Markets Dictate ECB, BoJ, RBNZ Monetary Policy Effectiveness
- The New Zealand Dollar rallied after the central bank cut rates as the markets were expecting 'more'
- We have seen major prominent, contradictory market reactions to monetary policy from the ECB and BoJ to RBA and RBNZ
- Mon pol for financial vs eco impact is blurring, and central banks are increasingly sensitive to market's judgement
See how retail traders are positioning in the majors using the SSI readings on DailyFX's sentiment page.
Central banks are increasingly looking to the markets to evaluate the perceived success of their most recent monetary policy efforts. It is not that rate cuts, fresh QE and the more unorthodox programs being pursued nowadays are intentionally targeting moves in equity market or exchange rate benchmarks. The objectives of the broad easing effort is - for the most part - still directed towards economic results such as lifting inflation, encouraging lending and generally supporting growth. However the effectiveness of these efforts can be undermined by the capital markets which may deem the fresh support insufficient which adds an additional financial risk to the mix.
Many policy programs have some time ago connected their success to an influence over their markets, and that assumption has carried forward. The European Central Bank said back in early 2014 that a EUR/USD exchange rate over 1.4000 was a risk of deflation or disinflation and therein connected policy to a specific level. The Bank of Japan was the most blatant about its interest to drive the Yen lower; and despite backtracking, the market assumes its intention. Even former Federal Reserve Chairman Ben Bernanke said there was an interest in bolstering capital markets which could provide a 'trickle down wealth effect'. For a while, these efforts worked. However, as the scale on programs increased and the competition intensified, traction was lost.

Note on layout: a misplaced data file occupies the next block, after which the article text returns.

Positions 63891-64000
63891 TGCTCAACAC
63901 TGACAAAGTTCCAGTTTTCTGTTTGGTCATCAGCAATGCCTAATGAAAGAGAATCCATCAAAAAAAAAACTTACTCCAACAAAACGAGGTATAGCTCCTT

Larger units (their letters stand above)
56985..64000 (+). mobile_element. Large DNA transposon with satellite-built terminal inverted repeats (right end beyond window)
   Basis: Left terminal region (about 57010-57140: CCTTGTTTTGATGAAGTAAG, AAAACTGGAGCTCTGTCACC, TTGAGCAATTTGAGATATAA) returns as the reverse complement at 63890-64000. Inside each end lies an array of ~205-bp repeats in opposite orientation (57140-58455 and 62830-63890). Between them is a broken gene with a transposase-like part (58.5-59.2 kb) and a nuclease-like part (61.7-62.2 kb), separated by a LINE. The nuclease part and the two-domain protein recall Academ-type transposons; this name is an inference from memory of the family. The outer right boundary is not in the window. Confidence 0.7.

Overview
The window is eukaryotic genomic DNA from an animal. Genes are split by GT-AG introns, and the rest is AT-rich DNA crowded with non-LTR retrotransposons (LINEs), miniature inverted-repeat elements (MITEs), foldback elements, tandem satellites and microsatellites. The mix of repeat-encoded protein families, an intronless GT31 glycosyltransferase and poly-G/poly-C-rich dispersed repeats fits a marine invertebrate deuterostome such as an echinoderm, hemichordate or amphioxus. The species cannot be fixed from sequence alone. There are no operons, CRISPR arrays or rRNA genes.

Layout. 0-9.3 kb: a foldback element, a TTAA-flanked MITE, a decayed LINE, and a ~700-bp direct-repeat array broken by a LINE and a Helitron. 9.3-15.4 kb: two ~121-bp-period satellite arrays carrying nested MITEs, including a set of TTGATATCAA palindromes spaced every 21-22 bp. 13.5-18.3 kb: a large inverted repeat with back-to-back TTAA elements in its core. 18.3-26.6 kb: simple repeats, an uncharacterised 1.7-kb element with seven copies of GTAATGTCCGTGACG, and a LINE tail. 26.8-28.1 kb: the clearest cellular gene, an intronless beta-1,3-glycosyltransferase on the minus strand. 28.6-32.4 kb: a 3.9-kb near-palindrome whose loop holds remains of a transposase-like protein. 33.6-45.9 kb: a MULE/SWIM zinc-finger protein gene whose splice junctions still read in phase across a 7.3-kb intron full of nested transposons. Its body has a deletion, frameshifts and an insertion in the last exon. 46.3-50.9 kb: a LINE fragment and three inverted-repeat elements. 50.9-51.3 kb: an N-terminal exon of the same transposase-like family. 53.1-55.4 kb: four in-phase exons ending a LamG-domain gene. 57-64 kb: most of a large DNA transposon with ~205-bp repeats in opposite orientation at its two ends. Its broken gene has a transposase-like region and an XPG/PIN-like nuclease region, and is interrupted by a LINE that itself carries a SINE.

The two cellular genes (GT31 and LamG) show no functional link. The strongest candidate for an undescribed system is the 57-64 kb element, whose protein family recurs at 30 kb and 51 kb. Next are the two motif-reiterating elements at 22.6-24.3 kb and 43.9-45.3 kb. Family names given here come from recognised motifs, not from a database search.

Thursday Morning in Wellington, the Reserve Bank of New Zealand offered us the most recent evidence that a world awash in accommodative monetary policy for dubious means was further deflating new, discrete efforts to correct problems. The central bank cut the key benchmark (a bellwether for carry trade) and warned more may be ahead, yet NZD/USD and New Zealand crosses advanced. Add that to the 'disappointing' reactions seen following the RBA, BoE and BoJ over the past two weeks. Can the central banks impress the markets? Should they even try? And how do traders evaluate this fundamental development? We discuss that in today's Strategy Video.
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